RALEIGH, N.C. — Government-controlled mortgage buyers Fannie Mae and Freddie Mac may reduce taxpayer risk by requiring more mortgage insurance from borrowers and charging lenders higher fees, steps that could increase borrowing costs, the head of their government caretaker agency said Monday.
Reshaping the mortgage giants three years after the federal government took them over requires spreading lending risks, Federal Housing Finance Agency acting director Edward DeMarco said Monday at a mortgage conference in Raleigh.
The changes that could lead to higher costs for borrowers would be pursued gradually over time to avoid shocking the weak housing market, Mr. DeMarco said. But with Washington still unable to restructure Fannie and Freddie, the FHFA needed to act under its own statutory authority to ensure Fannie and Freddie continued to keep money flowing into financing home purchases, Mr. DeMarco said.
"We all knew that reforming the housing finance system was going to be difficult, but I think the general expectation was that more progress would have been made by now," Mr. DeMarco said.
Reducing the risk to taxpayers may mean private interests taking on more risk, perhaps by requiring more private mortgage insurance from borrowers and higher fees from lenders to guarantee loans, Mr. DeMarco said.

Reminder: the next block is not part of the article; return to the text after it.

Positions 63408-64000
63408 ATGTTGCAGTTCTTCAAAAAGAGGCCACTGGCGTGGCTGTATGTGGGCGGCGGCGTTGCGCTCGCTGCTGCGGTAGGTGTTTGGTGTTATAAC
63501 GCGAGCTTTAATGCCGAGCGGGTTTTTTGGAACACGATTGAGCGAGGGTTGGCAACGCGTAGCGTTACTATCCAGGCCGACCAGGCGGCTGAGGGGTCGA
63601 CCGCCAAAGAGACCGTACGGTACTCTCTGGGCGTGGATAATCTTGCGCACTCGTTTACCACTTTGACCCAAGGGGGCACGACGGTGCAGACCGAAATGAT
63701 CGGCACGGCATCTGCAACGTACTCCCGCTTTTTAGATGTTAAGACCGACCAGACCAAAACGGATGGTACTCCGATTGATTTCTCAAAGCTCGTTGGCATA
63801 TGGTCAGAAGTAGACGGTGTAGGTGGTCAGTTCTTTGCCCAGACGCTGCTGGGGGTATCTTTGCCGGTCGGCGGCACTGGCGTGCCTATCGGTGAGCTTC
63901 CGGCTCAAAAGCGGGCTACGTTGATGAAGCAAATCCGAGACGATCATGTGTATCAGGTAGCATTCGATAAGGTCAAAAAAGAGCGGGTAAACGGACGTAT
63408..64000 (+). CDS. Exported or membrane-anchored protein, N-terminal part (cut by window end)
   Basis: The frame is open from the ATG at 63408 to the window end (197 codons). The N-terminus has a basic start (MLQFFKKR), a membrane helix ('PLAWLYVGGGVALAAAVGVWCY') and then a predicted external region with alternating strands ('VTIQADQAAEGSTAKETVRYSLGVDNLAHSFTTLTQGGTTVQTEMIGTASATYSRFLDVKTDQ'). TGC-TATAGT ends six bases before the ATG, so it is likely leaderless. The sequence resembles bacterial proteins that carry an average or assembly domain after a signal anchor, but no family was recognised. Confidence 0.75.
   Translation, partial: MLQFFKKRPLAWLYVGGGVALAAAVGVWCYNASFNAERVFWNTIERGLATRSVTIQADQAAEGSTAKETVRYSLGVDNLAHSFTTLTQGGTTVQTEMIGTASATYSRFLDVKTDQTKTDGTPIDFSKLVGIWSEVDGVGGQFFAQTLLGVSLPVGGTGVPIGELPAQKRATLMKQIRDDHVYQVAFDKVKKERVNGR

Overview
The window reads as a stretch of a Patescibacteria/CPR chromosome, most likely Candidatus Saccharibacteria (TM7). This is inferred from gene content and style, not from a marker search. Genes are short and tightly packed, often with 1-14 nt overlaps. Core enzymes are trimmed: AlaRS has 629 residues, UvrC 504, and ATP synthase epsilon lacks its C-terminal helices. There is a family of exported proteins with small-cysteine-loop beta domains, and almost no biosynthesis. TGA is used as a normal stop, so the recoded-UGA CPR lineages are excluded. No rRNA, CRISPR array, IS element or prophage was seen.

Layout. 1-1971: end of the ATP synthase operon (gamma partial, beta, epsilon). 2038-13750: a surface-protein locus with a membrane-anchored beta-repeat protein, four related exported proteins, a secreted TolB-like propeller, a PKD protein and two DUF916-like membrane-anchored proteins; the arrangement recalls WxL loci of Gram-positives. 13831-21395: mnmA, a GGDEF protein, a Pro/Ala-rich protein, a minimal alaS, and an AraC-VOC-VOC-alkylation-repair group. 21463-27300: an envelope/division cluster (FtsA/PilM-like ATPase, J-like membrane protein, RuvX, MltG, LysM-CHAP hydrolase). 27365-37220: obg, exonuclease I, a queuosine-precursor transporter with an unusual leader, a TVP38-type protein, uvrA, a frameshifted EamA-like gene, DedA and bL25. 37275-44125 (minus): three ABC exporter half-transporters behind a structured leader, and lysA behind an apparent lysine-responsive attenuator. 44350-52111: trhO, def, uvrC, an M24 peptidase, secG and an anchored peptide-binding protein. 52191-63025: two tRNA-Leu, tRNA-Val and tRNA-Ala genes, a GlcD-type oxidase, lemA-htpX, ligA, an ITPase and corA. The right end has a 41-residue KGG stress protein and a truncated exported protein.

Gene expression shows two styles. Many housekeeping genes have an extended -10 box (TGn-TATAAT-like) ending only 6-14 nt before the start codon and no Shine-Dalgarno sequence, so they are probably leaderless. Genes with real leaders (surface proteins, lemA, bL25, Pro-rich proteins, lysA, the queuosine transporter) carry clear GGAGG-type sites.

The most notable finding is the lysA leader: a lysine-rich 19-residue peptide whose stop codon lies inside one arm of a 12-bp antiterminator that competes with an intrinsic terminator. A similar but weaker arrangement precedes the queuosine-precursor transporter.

The federal government took control of the two massive mortgage buyers in 2008 to prevent their collapse as the housing market deteriorated. Officials in the George W. Bush administration said the action was needed to protect taxpayers and continue the availability of mortgages.
Fannie and Freddie buy home loans from banks and other lenders, package them into bonds with a guarantee against default, and sell them to investors around the world. The mortgage giants charge lenders a guarantee fee that covers projected credit losses from borrower defaults over the life of the loans. Fannie and Freddie likely will begin increasing those fees starting next year, Mr. DeMarco said.
Changes in loan guarantee fees could vary based on the risk of loans and the borrower's location, with higher fees in states where it is more expensive and time-consuming for banks to foreclose on property, he said.
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